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 February 13th, 2009

Manipulating Strings in C# -Replacing part of a string / Replacing all occurences of a sub-string - 3

Very often you need to change part of a string, maybe just once, or many times over. Strings in .NET/C# are immutable we cannot actually change a string in-place. But we are able to work on copies. The code example below attaches two new methods to the C# string class.

  • The ReplaceFirst method replaces the first occurrence of “needle” in a string and replaces it with “replacement”.
  • The ReplaceAll function is similar: it steps through the string modifying it each time it finds “needle” and replaces it. To avoid a possible infinite loop it first checks whether “needle” is equivalent to “replacement”.

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 February 11th, 2009

Manipulating Strings in C# – Finding all occurrences of a string within another string - 4

A common programming problem is to find the position of all copies of a string in another string. For finding the first copy the C# string method IndexOf is similar to the C strpos() function. It returns the first occurrence of a string in another string. But what if you would like to find the position of all occurances of the substring? The following “IndexOfAll” method does just that. It returns an IEnumerable containing the offsets of each sub-string in the main string.

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 February 10th, 2009

C# Anonymous types: the Basics - Comments Off

With the introduction of .NET 3.5 C# includes the “var” keyword to support anonymous types. One important motivation for this was to make code written with LINQ (Language-Integrated Query) easier to read. So what is an anonymous type? Anonymous types simply mean that you don’t specify the type — but let the compiler do it instead.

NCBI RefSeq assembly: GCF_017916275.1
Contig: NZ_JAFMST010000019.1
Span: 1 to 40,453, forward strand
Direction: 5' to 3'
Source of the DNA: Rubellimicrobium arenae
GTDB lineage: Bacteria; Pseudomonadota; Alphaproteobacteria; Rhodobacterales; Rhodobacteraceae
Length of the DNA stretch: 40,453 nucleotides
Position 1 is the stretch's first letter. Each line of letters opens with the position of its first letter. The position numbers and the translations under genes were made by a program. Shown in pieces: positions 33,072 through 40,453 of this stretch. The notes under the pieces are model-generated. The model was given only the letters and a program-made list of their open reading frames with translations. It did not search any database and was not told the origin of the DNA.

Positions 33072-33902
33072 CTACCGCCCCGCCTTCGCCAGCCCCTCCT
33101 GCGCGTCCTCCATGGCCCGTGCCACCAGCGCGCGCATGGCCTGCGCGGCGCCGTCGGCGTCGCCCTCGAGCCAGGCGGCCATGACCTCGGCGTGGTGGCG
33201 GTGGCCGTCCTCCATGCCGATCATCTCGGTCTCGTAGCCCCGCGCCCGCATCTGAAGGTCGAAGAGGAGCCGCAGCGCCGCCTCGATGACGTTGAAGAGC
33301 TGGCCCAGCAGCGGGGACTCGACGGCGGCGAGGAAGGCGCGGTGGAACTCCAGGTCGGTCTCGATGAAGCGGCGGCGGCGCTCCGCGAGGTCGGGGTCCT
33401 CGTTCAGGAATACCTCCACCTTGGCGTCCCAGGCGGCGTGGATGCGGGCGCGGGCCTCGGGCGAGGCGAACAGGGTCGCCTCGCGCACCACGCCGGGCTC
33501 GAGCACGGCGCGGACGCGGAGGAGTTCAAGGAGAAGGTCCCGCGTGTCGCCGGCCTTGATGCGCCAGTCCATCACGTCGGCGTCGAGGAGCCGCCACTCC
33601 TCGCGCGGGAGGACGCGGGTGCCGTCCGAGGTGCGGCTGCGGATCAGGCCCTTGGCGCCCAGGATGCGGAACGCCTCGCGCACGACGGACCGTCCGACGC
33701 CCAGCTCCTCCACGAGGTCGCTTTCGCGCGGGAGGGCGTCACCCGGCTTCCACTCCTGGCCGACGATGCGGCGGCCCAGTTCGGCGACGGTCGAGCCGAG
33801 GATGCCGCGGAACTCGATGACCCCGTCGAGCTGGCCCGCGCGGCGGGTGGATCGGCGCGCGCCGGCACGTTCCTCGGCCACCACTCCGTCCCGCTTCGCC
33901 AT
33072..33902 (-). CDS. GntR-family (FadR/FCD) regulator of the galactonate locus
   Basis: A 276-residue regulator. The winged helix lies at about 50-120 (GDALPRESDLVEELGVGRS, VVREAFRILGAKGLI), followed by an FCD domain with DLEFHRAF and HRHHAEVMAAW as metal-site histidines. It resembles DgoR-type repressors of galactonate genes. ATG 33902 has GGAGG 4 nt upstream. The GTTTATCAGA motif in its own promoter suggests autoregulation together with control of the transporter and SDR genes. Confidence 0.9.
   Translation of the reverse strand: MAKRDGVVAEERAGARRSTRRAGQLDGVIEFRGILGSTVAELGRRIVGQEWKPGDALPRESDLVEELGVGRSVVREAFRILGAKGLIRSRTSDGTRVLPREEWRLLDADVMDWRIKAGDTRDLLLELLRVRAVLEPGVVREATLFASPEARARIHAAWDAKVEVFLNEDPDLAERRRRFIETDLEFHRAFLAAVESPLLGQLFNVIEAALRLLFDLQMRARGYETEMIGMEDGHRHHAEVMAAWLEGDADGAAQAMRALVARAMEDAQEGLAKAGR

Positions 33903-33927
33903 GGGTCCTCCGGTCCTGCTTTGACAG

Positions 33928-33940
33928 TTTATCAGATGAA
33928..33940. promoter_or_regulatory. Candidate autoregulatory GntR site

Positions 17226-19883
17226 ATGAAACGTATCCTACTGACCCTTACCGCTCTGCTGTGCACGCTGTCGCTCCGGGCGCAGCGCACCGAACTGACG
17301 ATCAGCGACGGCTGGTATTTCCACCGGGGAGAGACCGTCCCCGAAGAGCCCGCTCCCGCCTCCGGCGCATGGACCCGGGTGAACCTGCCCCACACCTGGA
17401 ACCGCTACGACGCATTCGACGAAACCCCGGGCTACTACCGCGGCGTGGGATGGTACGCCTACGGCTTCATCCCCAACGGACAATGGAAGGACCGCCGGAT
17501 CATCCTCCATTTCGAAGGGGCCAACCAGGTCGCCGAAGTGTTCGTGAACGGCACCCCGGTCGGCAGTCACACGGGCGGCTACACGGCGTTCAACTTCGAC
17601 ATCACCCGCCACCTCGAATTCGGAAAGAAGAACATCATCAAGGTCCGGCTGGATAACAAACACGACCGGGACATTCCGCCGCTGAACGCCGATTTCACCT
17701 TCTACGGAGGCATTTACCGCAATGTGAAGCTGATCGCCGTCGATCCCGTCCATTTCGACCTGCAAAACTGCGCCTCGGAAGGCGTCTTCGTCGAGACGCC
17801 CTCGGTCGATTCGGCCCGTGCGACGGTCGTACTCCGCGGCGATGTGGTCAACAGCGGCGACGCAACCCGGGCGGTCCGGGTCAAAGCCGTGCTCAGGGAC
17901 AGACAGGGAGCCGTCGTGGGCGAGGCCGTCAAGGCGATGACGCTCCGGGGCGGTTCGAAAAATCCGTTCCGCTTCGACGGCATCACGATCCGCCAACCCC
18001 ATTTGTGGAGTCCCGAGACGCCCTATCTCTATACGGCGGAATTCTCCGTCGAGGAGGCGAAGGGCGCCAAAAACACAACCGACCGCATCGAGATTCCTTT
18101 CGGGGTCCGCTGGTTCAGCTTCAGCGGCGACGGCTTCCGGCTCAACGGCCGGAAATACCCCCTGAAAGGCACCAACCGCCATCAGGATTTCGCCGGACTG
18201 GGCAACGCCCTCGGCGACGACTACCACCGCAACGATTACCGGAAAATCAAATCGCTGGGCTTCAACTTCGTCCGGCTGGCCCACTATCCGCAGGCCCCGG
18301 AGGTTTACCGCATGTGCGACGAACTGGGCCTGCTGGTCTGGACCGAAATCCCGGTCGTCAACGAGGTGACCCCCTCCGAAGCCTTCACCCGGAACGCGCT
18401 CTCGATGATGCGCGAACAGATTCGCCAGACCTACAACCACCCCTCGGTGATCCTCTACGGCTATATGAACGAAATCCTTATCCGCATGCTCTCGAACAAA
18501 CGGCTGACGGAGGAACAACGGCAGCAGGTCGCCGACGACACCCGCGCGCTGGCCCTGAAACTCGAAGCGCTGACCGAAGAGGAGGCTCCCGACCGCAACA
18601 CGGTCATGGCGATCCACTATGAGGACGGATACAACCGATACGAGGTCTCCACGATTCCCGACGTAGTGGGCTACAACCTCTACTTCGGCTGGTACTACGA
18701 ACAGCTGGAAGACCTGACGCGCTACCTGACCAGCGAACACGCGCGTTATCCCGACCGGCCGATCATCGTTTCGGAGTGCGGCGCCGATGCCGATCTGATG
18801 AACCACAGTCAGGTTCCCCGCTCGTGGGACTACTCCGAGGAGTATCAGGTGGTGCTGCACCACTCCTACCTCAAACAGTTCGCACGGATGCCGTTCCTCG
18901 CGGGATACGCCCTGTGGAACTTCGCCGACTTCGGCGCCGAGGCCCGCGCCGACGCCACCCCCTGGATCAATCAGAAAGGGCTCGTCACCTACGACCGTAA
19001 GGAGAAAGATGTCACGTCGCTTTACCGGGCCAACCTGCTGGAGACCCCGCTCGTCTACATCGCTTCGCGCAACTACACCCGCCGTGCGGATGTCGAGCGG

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 February 5th, 2009

Using String.Split and String.Join to build a simple CSV reader and writer in C# - Comments Off

Creating Delimited Strings in C#
Whole programming languages have been designed (*cough* perl) so that we can cut delimited strings into bits and string them back together. For this purpose C# provides the String.Split() and String.Join() functions. You specify how you would like to split or merge the string and they do the work. In this post we look at some common example uses and then put together a simple CSV (comma separated values) parser.

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 February 4th, 2009

Formatting Strings in C# with String.Format - 2

A String.Format Reference for C#

String.Format is a very powerful method but the documentation at MSDN is quite wordy and spreads the details over many pages. For this post I have made quick reference to its many specifiers and for good measure added some examples to help get you started.If you would like to format a date, currency, number or just the time, String.Format is your friend.